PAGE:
Sunday, March 16, 2014

everything my grandma ever made for me is bad for you

Everything my grandma ever made for me is bad for you.

This has been a really harsh realization of my adult life.

Up until six months ago, I had pretty good plausible deniability on the health qualities of my grandma's meals. Sure, we all knew that Blonde Brownies, while a solution to all of the world's problems, weren't exactly "health food". And I could have told you that Scotcheroos were probably not the best, the health qualities of Rice Krispies being somewhat compromised by the liberal drenching of mixed butterscotch and milk chocolate.1 But I was living in denial about the rest.

For the past six months I've been eating in company cafeterias where they label the food red, yellow, and green, based on the healthiness of the food. And my childhood has come crashing down one label at a time.

White bread? Red.

Mac and Cheese? Red.

Potatoes? Red.

Funeral potatoes? Red.

Mashed potatoes? Red.

Mashed potatoes with corn flakes and cheese sprinkled on top and baked to perfection? Red.

Baked potatoes? Red.

Twice-baked potatoes? Red.

Russian potatoes?2 Red.

Potato soup? Red.

Potato salad? Red.

Yams...covered in brown sugar and marshmallows? Red.

Frozen orange juice concentrate? Orange juice??? Et tu, Orange juice? Red.

Food has betrayed me. The government with their "food pyramid" has betrayed me. It turns out the only things healthy for human consumption are raw oats and kale, and I can assure you that those liberal ingredients aren't allowed past Utah's state line.

This week they tore down the 49th Street Galleria, an old dingy arcade attached to a grimy skating rink and a run-down mini golf course combined with a rusty bowling alley...and that was when it was first built, let alone what it became. They tore down my High School, they tore down my Junior High, they tore down Video Verns, and now they're attacking the very food I grew up with. IS NOTHING SACRED TO YOU PEOPLE? ALL I WANTED WAS A CHANCE TO EAT A DIET OF NOTHING BUT POTATOES AS I SKATED AROUND RUSTY NAILS TO 70s TUNES AND YOU WON'T EVEN LET ME HAVE THAT.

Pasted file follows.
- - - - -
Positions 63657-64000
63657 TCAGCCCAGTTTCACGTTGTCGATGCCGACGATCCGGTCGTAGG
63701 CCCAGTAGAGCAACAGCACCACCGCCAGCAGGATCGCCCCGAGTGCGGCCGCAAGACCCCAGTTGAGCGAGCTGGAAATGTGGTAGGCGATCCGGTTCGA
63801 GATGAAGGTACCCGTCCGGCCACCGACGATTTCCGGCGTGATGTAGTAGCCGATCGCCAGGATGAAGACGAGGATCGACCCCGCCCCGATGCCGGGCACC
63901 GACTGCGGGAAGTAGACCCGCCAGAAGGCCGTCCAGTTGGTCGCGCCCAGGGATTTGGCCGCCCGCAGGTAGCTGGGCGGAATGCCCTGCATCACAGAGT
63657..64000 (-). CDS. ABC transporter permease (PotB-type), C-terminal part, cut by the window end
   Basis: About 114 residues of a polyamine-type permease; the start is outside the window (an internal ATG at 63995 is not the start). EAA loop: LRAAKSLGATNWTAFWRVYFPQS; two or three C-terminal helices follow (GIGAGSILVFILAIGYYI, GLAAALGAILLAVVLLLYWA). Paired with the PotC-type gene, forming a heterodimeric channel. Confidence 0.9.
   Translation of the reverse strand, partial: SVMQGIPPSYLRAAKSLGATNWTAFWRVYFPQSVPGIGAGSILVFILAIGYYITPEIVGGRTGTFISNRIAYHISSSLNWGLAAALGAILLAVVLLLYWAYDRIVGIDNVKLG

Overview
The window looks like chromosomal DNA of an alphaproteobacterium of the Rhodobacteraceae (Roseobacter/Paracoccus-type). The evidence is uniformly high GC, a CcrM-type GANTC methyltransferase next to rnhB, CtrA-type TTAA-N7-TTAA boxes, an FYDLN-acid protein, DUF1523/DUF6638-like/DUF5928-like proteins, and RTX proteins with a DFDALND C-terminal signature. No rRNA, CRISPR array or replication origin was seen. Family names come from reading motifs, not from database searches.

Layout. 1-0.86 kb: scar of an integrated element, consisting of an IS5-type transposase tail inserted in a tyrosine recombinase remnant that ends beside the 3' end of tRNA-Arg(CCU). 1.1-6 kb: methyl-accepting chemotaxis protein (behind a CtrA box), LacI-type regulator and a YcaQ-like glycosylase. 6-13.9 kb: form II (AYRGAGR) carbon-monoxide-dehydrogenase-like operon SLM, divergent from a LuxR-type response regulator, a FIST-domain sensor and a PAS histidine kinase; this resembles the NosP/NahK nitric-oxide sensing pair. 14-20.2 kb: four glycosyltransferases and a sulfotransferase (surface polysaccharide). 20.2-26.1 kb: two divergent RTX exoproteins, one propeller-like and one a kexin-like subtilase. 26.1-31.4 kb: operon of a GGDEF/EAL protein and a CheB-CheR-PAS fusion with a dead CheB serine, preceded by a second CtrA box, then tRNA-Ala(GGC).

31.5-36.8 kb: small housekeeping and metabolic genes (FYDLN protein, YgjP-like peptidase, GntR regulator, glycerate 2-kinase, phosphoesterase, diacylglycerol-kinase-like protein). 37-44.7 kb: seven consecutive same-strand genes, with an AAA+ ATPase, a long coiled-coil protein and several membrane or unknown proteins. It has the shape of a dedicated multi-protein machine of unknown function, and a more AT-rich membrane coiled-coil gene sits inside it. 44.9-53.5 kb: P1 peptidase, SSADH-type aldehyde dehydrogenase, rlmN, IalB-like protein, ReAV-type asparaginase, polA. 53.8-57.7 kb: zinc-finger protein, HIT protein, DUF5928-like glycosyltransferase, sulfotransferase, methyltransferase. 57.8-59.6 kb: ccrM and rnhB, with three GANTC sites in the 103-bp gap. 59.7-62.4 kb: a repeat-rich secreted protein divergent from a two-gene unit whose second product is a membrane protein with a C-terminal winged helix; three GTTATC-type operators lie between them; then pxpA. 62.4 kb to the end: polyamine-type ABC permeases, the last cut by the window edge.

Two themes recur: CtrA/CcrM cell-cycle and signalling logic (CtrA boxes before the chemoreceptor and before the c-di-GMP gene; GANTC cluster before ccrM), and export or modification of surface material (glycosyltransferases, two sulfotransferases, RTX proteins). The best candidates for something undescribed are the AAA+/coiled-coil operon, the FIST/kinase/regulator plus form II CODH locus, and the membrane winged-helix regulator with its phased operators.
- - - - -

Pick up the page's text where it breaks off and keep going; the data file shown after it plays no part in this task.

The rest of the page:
Our grandchildren aren't going to have very fond memories of eating with us when they age. Thinking back to kale smoothies doesn't quite charm like reminiscing about the day I ate five slices of pie, ten brownies, and five cookies for the main course.3

But they're going to live longer than me, gosh darn it. At least they'll have that.

1. The corn syrup and sugar mix doesn't help either. The recipe literally calls for corn syrup. You might as well eat diabetes.
2. These are mashed potatoes with added sour cream and melted cheddar cheese on top. Also I'm clearly stretching credulity in claiming work, let alone anyone outside of my extended family, has ever made these.
3. To think my mom asked me just last week how I became known as the fatty in the family.

5 comments:

Michelle Glauser said...

In the last two weeks, I've been a little embarrassed to admit:

1. After living in China for seven months, I just bought my first rice.
2. The ten pounds of butter that I bought around Thanksgiving time are all gone. It turns out that my favorite things (pie, cookies, and potatoes) use a lot of butter. Butter as an ingredient seems to make everything better.

Devin said...

Probability of death...100%. Why not eat the reds! Especially if it is all you have left of your childhood.

brittney perry said...

We have different potato standards in Idaho. I'm pretty sure your grandma was in the clear.

MommaMcCarthy said...

what?! they tour down Olympus? why couldn't it have been Skyl... I can't even type it without shuddering...

Melody said...

Heh. Liberal ingredients. That's fantastic.